This is it, Missouri. Super Tuesday is February 5. That day we join 23 other states to cast our primary ballots or attend caucuses to decide who will be the nominees for our respective parties for the presidency.
If you are not registered to vote, or you have moved since you last voted, you have until January 9th to get registered to participate in the primary. You can register to vote at your county election board headquarters, or, in Kansas City, you can register at any branch of the Kansas City Public Library. In outlying areas, you should call your county elections board, or check the Secretary of State’s website for information on registering to vote.
This is the most important presidential election of our generation. The next president has a huge mess to clean up, and we must choose wisely. We start by choosing wisely in the primary.
In 2006, I remember opening up the Kansas City Star a few days before the midterm primary and seeing in the sidebar a sampling of “person on the street” interviews. When asked if they were going to vote in the primary, all but one of the people interviewed dismissed the primary as “unimportant.” They were all too busy, the primaries don’t matter, blah, blah, blah.
I read that, and had to be sedated.
The fact that four of five people couldn’t be bothered to vote in the primary set me off. I believe saying at the time that they all needed to be “bitch-slapped” or something along those lines. It’s fuzzy now, that’s about the time the tranquilizer dart kicked in. My husband is a smart man – he keeps a supply on hand during election season and presidential administrations headed up by Republicans named “Bush.”
Now, let me give a bit of background. I grew up in a family that preached the gospel of the electoral process, and intoned the mantra of the importance of the local election. Not very many people spent their tenth summer campaigning for Jerry Litton and Kit Bond (on alternate evenings) in 1972 – my yellow-dog Democrat Grandmother and belt-and-suspenders Republican Grandfather had a mixed marriage, and a passel of grandkids that got shipped to them them every summer, where we learned to put up hay early in the morning; and then learned the nuts and bolts of localized, retail politics in the evening.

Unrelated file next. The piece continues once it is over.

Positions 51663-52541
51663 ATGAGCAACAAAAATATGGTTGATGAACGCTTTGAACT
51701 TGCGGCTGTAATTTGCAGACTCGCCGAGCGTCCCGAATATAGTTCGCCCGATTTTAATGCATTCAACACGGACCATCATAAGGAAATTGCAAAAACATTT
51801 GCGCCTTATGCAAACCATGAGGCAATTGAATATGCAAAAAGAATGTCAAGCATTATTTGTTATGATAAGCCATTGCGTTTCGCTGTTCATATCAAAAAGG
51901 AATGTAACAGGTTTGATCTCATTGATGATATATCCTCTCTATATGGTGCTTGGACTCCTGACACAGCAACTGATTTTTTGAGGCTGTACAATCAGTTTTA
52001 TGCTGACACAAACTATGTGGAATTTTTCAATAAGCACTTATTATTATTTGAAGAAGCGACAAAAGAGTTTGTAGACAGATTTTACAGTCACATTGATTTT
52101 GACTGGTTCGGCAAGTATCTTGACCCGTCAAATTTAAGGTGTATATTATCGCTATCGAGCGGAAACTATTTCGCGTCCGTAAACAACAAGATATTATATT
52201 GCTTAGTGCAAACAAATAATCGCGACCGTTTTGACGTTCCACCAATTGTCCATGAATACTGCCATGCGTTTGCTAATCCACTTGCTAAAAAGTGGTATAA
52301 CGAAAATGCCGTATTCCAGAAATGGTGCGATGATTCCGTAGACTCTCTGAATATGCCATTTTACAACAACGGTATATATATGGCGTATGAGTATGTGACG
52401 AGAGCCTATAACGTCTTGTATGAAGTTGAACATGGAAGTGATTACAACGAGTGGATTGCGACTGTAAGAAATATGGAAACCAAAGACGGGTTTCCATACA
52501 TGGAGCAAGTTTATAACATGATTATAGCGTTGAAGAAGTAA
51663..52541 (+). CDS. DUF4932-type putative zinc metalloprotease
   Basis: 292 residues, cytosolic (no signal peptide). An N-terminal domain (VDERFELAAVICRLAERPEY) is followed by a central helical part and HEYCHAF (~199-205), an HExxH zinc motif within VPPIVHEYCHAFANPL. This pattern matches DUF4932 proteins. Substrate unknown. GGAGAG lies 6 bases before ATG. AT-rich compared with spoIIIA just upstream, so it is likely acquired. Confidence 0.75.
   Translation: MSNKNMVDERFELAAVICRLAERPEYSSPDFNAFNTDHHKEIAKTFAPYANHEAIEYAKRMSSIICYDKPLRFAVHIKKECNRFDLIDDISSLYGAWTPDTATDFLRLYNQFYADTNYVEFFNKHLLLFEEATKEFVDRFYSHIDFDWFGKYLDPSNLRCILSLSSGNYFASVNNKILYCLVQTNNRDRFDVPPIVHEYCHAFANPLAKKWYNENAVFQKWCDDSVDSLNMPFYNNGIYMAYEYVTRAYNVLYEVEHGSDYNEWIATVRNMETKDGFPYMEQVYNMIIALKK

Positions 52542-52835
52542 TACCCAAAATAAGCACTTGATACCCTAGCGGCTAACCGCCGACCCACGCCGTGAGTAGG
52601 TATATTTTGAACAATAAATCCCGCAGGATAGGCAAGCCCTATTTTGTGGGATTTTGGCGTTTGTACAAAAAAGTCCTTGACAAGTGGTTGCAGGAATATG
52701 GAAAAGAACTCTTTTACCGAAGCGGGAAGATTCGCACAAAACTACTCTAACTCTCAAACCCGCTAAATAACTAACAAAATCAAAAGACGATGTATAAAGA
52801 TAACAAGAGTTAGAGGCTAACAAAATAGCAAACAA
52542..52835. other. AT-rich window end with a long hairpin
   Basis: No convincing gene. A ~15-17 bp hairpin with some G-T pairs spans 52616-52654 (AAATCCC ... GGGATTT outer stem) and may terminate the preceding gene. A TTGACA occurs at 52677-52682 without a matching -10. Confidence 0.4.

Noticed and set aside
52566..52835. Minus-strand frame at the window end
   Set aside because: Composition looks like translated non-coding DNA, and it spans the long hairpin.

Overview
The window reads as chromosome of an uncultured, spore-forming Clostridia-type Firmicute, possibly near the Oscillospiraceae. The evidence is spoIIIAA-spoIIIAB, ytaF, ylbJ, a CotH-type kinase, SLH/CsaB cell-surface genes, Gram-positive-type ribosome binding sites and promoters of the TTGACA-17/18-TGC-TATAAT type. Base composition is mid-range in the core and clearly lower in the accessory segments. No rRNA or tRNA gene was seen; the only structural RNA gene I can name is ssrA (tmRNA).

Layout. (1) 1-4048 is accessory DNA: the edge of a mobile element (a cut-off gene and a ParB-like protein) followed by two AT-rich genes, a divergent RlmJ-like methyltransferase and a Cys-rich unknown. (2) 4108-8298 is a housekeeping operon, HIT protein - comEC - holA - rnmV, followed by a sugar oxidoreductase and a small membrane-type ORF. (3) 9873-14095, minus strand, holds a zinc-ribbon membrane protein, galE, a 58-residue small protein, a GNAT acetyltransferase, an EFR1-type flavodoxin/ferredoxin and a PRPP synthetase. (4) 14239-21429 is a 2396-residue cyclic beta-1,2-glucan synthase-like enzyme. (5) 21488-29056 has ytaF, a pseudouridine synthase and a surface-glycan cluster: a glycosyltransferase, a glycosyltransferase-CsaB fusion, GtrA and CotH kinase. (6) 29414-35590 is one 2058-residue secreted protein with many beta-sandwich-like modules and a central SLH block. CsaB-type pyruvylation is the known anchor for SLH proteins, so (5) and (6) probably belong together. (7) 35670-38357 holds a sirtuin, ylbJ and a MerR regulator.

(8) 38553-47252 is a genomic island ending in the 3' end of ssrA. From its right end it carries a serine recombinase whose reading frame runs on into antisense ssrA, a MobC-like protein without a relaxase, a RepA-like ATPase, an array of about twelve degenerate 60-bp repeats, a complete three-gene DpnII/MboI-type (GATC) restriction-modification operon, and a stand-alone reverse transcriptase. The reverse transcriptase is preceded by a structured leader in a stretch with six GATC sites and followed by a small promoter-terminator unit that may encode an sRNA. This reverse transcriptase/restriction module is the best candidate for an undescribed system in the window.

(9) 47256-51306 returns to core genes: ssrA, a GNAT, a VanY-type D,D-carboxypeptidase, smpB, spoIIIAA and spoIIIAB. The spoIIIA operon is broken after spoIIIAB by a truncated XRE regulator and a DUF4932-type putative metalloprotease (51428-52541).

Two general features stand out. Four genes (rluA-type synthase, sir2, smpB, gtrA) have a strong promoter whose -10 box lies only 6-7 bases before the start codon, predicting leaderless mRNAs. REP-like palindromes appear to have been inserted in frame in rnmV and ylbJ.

I grew up in that politically charged environment, and it took. It took so well that I am a missionary for the cause, intent on spreading that word, until I am convinced that somebody besides me gets it!
That is why I was so ecstatic to see the turnout in Iowa on Thursday night. Maybe my Grandma’s message of “Primary Importance” is catching on? I’m going to go ahead and optimistically hope so, and try to make the case that the primary is the most important election, not the least, as those misguided souls interviewed by the Star seemed to believe.
Before anyone gets to face us in the general, they have to walk neighborhoods and attend rallies and ice-cream socials and box suppers and let their potential constituents get to know them, at least those of us who live in “important” states – meaning swing states like Missouri and states that vote on or before Super Tuesday, which pretty much decides the whole shooting match, especially now that New York and California have joined the Super Tuesday festivities.
If we are lucky, something like 20 percent of registered voters will come out to vote in the primary on February 5 to select our respective parties presidential candidates.
It makes me absolutely livid when a voter dismisses the primaries as “too minor” to waste his or her precious time on.
Five will get you ten, when the general heats up, at least half of those who were “too busy” to help select their parties candidate, will complain that the General election is a regular “Sophie’s Choice.” Then they will proceed to whine endlessly about how much they hate being “forced to select between the lesser of two evils…just to exercise his god-damned constitutionally guaranteed right to vote!”
On many occasions, I have asked such people, ever so sweetly (this is how I reel ’em in) “who did you vote for in the primary?”
This is almost always met with a blank stare.
Followed by a tap-dance about the General election being the important one.
Before we decide between us, we have to decide amongst ourselves who we want to bear our standard. At it’s best, at it’s finest, at it’s core, populist roots; this is the way politics is supposed to happen in a representative democracy.
The place to winnow out the reckless and the feckless is in the primary, not the General. And if you don’t participate in the primary, I would strongly advise that you not complain about your choices come November. Not in close proximity to me, anyway.